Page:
One of the text extracts that I linked to in this post, was a piece called In Defence of Good Grammar, written by James Innes-Smith for The Critic website, which bills itself as a "monthly magazine for politics, ideas, art, literature and much more".
The language pieces on there are not very frequent but, when they do appear, seem to me to be a mixed bag. Some of them recycle quite common prescriptive positions. So there's this one from April 2023 which starts off by complaining about supposed Americanisms in the English language before firmly aiming its fire at just Americans more generally. It even manages to include a language discourses greatest hits in this paragraph:
Turn on the wireless at any hour, and you may think this country has been infected by a linguistic virus. Words and phrases that were once regarded as intrusive Americanisms have become commonplace. Curveball (what’s wrong with bouncer?) and stepping up to the plate (taking a fresh guard?) are daily horrors which merit six firm strokes of the cane.
Then there's this one which focuses on language and class through the lens of Angela Rayner's non-standard grammar. But then you also see a few others - like this one on accommodation, class and downwards convergence - which are a bit more linguistically descriptive in their outlook.
But it's the other article on Angela Rayner and language 'standards' that I want to focus on here, so what follows is an attempt to offer a few things: a bit of analysis, some discussion of some of the techniques and language choices being used and a couple of suggestions about where this article and some of its ideas might sit within wider discourses about language.
You can probably tell that I've taken quite a critical stance towards it but you may well want to look at it from other perspectives and see if some of its arguments can be supported linguistically or if they might be seen as being more coherent and well-supported than I thought. Towards the end, there are also a few suggestions for other extracts in the article that you could analyse and evaluate. Anyway, here goes...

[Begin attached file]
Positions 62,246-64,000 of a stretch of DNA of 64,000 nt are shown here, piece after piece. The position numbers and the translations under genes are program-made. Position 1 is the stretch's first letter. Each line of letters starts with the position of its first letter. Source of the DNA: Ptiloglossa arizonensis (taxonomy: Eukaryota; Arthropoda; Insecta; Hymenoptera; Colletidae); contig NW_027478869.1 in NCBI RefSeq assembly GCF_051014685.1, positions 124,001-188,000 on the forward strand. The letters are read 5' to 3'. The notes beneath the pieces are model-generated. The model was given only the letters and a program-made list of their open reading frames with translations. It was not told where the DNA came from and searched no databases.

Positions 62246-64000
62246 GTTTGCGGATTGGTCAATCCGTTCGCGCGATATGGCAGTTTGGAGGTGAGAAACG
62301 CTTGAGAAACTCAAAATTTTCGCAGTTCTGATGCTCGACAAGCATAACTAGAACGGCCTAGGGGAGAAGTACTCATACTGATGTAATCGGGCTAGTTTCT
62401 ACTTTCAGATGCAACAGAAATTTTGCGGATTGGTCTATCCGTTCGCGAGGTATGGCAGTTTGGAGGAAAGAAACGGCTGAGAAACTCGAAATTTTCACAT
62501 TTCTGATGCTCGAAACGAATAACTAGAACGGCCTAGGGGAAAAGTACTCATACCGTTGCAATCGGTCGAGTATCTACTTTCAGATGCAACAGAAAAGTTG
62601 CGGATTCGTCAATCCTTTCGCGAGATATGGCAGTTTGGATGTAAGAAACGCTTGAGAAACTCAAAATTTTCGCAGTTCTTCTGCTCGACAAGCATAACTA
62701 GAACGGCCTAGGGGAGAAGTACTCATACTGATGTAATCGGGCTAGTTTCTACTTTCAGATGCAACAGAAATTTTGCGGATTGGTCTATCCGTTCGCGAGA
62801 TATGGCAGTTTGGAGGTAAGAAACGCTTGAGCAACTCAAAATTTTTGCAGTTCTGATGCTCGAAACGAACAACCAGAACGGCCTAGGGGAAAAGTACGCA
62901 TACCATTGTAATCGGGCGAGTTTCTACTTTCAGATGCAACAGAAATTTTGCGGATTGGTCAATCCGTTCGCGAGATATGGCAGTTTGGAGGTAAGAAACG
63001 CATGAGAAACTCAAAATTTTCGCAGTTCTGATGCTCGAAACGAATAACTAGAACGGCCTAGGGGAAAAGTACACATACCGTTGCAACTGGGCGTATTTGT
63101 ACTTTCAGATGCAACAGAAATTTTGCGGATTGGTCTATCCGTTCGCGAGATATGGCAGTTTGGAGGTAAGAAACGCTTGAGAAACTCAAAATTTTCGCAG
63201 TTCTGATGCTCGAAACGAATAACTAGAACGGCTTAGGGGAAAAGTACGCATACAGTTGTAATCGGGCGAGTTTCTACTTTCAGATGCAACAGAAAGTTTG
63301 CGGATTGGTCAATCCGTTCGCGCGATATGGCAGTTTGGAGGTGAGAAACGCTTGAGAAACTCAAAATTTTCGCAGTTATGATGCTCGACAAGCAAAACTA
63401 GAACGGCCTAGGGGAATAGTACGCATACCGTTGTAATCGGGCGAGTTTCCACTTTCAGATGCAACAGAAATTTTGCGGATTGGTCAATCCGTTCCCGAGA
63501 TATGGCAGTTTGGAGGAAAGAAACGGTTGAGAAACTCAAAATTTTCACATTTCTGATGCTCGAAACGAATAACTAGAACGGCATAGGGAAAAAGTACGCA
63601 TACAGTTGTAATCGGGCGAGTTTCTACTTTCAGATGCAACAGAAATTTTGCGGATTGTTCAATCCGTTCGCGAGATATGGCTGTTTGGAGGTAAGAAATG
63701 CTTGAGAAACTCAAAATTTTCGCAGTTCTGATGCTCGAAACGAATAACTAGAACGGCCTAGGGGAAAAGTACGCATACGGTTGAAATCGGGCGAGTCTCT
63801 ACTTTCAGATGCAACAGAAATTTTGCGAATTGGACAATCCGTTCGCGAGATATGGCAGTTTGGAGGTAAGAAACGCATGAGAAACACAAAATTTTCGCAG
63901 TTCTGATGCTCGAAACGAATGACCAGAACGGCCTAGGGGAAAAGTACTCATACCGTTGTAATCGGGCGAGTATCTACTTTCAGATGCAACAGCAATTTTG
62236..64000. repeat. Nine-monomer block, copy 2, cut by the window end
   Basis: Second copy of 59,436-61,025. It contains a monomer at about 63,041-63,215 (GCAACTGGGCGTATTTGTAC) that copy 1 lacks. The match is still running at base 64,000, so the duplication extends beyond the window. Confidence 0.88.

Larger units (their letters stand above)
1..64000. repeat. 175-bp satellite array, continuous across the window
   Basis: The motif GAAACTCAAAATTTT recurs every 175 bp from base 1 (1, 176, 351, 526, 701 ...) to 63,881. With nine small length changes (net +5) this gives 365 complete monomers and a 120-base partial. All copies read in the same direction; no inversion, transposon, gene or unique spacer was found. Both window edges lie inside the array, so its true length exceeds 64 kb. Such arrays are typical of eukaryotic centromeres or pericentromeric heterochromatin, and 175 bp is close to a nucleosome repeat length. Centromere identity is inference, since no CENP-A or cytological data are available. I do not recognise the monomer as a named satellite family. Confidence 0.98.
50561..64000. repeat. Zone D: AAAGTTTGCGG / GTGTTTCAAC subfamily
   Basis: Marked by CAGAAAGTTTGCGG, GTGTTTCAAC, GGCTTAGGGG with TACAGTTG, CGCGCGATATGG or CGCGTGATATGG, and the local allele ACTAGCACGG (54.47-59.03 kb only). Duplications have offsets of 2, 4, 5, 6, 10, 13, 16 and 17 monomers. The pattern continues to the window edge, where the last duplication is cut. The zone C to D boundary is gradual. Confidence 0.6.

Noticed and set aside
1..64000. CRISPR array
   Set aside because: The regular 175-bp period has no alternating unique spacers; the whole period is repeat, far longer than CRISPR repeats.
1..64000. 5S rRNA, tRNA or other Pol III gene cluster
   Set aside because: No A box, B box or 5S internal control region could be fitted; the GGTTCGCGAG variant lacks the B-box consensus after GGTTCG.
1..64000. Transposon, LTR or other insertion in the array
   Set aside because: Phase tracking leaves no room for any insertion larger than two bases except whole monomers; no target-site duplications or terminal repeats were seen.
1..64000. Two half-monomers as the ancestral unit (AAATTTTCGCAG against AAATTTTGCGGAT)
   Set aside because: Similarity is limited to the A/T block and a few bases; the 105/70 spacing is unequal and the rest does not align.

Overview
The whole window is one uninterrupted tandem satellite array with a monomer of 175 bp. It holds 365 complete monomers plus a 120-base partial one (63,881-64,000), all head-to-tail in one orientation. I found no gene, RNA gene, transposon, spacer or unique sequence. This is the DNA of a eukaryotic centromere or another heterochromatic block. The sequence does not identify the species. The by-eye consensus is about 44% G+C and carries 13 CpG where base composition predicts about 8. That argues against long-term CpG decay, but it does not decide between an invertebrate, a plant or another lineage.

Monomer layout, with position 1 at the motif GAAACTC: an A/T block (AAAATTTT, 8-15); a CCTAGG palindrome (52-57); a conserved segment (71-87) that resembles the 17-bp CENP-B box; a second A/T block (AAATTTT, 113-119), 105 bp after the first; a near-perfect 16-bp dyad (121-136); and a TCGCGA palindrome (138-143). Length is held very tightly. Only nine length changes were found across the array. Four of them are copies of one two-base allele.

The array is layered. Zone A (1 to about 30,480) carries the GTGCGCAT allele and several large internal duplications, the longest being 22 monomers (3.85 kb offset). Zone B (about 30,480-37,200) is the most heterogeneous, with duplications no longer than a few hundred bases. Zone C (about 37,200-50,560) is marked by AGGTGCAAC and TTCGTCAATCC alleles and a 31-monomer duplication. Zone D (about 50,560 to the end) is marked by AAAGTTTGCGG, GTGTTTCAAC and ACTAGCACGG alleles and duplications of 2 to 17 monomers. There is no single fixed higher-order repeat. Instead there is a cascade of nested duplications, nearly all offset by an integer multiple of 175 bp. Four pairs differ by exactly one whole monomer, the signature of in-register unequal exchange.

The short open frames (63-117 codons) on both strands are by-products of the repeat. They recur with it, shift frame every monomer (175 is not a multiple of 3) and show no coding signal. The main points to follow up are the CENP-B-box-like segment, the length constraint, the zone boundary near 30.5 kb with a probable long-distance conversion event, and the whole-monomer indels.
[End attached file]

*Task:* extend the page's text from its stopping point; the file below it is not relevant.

Title immediately suggests a discourse of conflict: a defence is being made against some kind of attack.
The standfirst presupposes that Angela Rayner is torturing our language
and the only question up for debate is why she needs to be stopped.
Interesting choice of verb in ‘torturing’: language is being represented as the victim of a painful process.
Who is the ‘we’ in ‘our language’ and why has this possessive determiner been chosen? What might be the implications around the portrayal of those who are not part of the 'we', 1st person plural, group?
The image (from 1954) is in black and white and presents an elocution lesson.
Is this the era the writer wants us to return to? A post-war utopia where people were happy to be taught how to speak ‘properly’? A simpler time when rules were rules and everyone followed them?
- What is the language issue and how is it being represented here?
- Interesting modifiers in this noun phrase: clear, educated English. Why choose these?
- And what do we make of these choices of abstract noun? class division, snobbishness and elitism
…and yes, I do believe “speaking well” has value however unfashionable that may sound.
In the UK there remains an underlying sense that speaking well is the sole preserve of a posh elite, which may explain the lack of educational rigour when it comes to teaching the language.
You may have noticed the extent of adolescent inarticulacy when listening to school leavers struggling to construct a coherent sentence without having to fall back on verbal ticks such as “like”, “innit” and “you know what I mean?” Yet this pummelling at the foundations of communication is by no means limited to the less well educated.
Instead of lowering standards to meet ideological whims and cultural and class sensitivities we should be lifting young people out of the prison of low expectation and equipping them with the tools they need to live a rich and communicative life.
What language deconstructionists fail to acknowledge is that without these vital literacy skills, children will always struggle to find purpose and meaning. By allowing language to become part of the culture war we deny children access to the great works of literature as well as limiting their chances of gainful employment.
Angela Rayner may have lucked out but millions of working class people remain trapped in systemic disadvantage brought about by a lack of will on the part of teachers and parents to instil a love of language.
...without fluency of language, they will remain trapped in a cycle of ignorance and poverty...